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Research Article
 

Hydrodynamic Assessment of Soils under Continuous Cultivation in the Savannah Zone, North of Côte d'Ivoire



Yéboua Firmin Kouassi, Kouadio Hervé Assié, Tamia Joséphine Ama and Kouassi Téhua Pascal Angui
 
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ABSTRACT

Background and Objective: Efficient use of water by crops is essential in the savannah areas in the North of Côte d’Ivoire. Therefore, the agricultural exploitation of soils in these areas requires a better knowledge of the hydric constraints of crops. This study aimed to assess the hydrodynamic characteristics of soils and the water constraints faced by crops in the Tiangakaha, Nibolikaha and Napalakaha villages, in the North of Côte d’Ivoire. Materials and Methods: Soil samples were taken and analyzed in the laboratory for texture and organic matter content. Bulk density was determined by the cylinder method. After measuring water infiltration into the soil by the Muntz method, samples were taken to determine the soil water contents and reserves. The ANOVA was done, using the R software, to compare data between the villages and to perform the Newman-Keuls test at the 5 p.c. level. Results: The soils of Tiangakaha and Nibolikaha areas were permeable, while that of Napalakaha was very permeable. The easily usable water reserves (EUR) were higher (14.25 mm) in the 0-20 cm layers in Napalakaha and lower (9.58 mm) in Tiangakaha soils. In the 20-40 cm layers, the EUR of Nibolikaha was greater (16.06 mm) than that of Tiangakaha (10.71 mm). Conclusion: The potential for using soil water reserves by crops was lower in Tiangakaha, where the soil is silty, with the highest bulk density.

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  How to cite this article:

Yéboua Firmin Kouassi, Kouadio Hervé Assié, Tamia Joséphine Ama and Kouassi Téhua Pascal Angui, 2021. Hydrodynamic Assessment of Soils under Continuous Cultivation in the Savannah Zone, North of Côte d'Ivoire. International Journal of Soil Science, 16: 13-19.

DOI: 10.3923/ijss.2021.13.19

URL: https://scialert.net/abstract/?doi=ijss.2021.13.19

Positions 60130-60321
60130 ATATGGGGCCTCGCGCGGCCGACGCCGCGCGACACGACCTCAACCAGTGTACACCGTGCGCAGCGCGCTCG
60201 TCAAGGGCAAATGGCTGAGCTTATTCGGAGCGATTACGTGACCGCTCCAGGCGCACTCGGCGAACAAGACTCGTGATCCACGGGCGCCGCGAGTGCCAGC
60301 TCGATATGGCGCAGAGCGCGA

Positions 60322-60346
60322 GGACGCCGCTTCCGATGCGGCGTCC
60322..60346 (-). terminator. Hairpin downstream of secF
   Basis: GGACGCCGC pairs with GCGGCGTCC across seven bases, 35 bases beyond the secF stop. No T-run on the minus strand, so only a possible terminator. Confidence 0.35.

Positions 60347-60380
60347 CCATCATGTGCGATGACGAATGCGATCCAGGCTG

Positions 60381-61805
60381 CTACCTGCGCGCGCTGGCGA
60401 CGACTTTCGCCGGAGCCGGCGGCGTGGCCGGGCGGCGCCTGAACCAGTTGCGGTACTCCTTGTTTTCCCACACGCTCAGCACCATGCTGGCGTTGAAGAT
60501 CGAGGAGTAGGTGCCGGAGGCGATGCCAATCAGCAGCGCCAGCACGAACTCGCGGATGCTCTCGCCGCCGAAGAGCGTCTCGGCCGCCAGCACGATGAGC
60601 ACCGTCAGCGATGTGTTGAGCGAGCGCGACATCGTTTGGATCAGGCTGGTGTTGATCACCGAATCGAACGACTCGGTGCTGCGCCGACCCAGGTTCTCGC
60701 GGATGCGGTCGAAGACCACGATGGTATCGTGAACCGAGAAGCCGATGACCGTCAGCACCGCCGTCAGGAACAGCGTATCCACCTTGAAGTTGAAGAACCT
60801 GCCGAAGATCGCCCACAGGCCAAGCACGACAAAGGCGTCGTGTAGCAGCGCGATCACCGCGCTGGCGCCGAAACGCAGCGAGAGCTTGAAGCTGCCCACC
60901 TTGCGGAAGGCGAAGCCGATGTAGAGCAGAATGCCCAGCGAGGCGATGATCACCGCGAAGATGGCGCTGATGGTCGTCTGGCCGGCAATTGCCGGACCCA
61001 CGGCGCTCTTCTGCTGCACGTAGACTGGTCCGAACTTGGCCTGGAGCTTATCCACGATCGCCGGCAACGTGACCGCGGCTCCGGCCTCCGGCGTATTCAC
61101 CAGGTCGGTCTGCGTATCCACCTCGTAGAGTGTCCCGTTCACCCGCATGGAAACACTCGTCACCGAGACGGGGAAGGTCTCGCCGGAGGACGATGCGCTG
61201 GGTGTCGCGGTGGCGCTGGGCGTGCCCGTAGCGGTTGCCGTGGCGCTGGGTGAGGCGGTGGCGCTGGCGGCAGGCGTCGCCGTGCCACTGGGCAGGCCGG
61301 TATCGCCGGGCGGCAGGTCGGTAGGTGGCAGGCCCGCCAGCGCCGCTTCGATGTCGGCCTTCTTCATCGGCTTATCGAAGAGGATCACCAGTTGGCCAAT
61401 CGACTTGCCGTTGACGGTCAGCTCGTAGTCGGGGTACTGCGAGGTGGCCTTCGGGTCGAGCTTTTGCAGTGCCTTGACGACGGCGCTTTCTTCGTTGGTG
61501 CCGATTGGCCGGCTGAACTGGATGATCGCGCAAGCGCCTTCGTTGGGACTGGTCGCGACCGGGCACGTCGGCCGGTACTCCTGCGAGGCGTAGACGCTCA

INTRODUCTION

Climate change often results in the more frequent advent of extreme climatic phenomena, such as flooding, drought, winds speed, etc. It causes isohyets to move from North to South which, consequently, causes a modification of the ecological setting1,2. It also negatively affects agriculture, mostly in developing countries3.

In addition to its role in anchoring plants through the rooting systems, soil provides plants with nutrients and stores water essential for their growth and development. These nutrients are assimilated by plants after they have been dissolved in soil water4. Climate change, causing rainfall variability in space and time, leads to rainfall deficits in areas deemed to be more watered and worsens in more or less arid areas. This consequently results, firstly in a water deficit during the growing cycles and seconds possible drying out of watercourses which can be used to renew the soil water reserves through irrigation.

The Northern part of Côte d'Ivoire experiences a long period of drought each year, resulting in a water deficit greater than 700 mm5, which hinders agricultural output. This situation compromises food security and makes the populations, living in this part of the country, vulnerable. Thus, in the hope of allowing crops to complete their cycles, possibly with adequate water supply, the bottom slopes are often used for cropping by women, who have the responsibility of feeding their family. Unfortunately, the long dry season always ends up drying outcrops, leaving people to face severe food short age and therefore resilience6.

The objective of this study was to assess the hydrodynamic characteristics and the hydric constraints of soils under continuous cultivation in the tree village areas.

MATERIALS AND METHODS

Study area: The study was carried in February, 2017 in Tiangakaha, Nibolikaha and Napalakaha village sites, in the North of Côte d'Ivoire (Department of Korhogo), whose respective geographical coordinates are 05°32'19.4''W and 09°19'47.1''N, 05°26'11.9'' W and 09°24'49.9''N and 05°24'47.3''W and 09°25'46,3'' N. The soils of these localities are Ferralsols, Lixisols and Gleysols6. The climate is Sudanese and tropical subhumid. It is characterized by two seasons: a dry season (November-May) and a rainy season (June-October). The average annual rainfall varied between 1100 and 1230 mm, with an average annual temperature of 26.7°C7. The vegetation is grassy and wooded savannah characterized by scattered trees and shrubs, with a canopy density in the order of 25-35 p.c.